In a press release issued last week, New York State Assemblyman Fred W. Thiele, Jr. said that he supports the extension of the “so-called” Millionaire Tax, one of the most hotly debated issues in the 2012 state budget discussion.
The proposal would extend for another year the existing tax rate on those earning more than a $1,000,000 a year at 8.97 percent. The rate on millionaires would be reduced to 6.85 percent on December 31, if no action is taken in Albany.
The surcharge generates upwards of $4 billion a year.
“Proponents state that the additional funding is necessary to maintain state spending and programs,” said Thiele. “Opponents say the additional tax will injure the states economic recovery. In 2009, I voted against this tax surcharge because the surcharge was imposed not on millionaires but those with incomes of $250,000 or more, and the revenue was used to fuel one of the biggest spending increases in New York State history. We could ill-afford such a tax and spending policy in the middle of a recession.”
Thiele said that under Governor Andrew Cuomo, the state has begun to address its fiscal woes, and has eliminated a $10 billion budget deficit with no new taxes or borrowing. Medicaid costs were also reined in, said Thiele, and the state adopted a two-percent real property tax levy cap.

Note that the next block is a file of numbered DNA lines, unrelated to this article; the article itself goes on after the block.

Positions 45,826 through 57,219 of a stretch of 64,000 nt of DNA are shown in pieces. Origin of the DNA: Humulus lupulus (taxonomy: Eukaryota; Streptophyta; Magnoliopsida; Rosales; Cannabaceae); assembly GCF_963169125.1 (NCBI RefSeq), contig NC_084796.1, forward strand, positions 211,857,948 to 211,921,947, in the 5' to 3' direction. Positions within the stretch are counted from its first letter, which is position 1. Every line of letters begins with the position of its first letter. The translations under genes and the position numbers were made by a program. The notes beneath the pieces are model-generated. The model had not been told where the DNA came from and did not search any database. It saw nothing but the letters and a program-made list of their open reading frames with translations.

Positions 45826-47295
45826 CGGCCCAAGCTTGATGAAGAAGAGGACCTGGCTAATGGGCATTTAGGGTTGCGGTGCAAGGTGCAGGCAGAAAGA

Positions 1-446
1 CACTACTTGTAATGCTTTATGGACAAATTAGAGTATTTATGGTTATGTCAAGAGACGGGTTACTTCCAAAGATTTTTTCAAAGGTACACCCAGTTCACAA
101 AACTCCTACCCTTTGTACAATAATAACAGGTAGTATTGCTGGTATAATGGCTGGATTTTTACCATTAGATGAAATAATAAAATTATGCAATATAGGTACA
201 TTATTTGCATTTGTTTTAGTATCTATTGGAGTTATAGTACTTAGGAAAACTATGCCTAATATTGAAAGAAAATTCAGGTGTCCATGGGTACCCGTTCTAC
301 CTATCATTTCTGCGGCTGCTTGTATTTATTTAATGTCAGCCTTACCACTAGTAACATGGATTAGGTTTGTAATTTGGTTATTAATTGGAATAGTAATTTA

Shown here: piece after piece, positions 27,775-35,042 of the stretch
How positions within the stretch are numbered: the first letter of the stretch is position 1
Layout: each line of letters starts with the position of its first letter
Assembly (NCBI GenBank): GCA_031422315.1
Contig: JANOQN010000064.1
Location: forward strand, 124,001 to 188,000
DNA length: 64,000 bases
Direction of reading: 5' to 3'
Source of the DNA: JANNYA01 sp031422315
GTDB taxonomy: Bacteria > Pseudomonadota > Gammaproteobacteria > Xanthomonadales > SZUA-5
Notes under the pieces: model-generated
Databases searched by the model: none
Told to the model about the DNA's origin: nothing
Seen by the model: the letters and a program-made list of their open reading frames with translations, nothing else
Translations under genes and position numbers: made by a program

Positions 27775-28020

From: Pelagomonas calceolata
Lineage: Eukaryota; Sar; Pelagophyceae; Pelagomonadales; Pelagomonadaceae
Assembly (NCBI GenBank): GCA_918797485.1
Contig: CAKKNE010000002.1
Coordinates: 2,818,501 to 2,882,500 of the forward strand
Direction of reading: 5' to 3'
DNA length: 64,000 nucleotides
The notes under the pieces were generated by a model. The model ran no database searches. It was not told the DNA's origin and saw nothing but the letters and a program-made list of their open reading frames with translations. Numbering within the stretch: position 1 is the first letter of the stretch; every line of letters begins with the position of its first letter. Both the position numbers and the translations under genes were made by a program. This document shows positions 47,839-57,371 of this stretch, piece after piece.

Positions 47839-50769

That being said, Thiele noted that if the “millionaire tax” rate is reduced to 6.85-percent, those residents making over $1 million a year will be paying the same tax rate as a family of four making $40,000.
“Although I represent the Hamptons, not one millionaire has contacted me to complain about the 8.97 percent rate or has said they are leaving the state,” said Thiele. “At the same time, my office continues to be inundated by middle class residents who are being overwhelmed by real property taxes. Many have left the state. The two percent property tax cap was a good first step, but only a first step. New Yorkers need property tax reduction, not just a cap.”
This is exactly why Thiele has sponsored a new bill extending the 8.97-percent property tax rate on millionaires. It would also create a real property tax “circuit breaker,” said Thiele, for middle class homeowners earning $250,000 or less.
The legislation would cap property taxes based upon a percentage of income reflecting the ability to pay. Excess property taxes would be refunded through an income tax credit. This would reduce property tax payments by the middle class by $2.3 billion dollars. The remaining revenue would be placed in a separate account for state aid to education, further reducing school taxes and maintaining education quality.
“It is fair and equitable and is the path to real economic recovery for Long Island and all of New York,” said Thiele.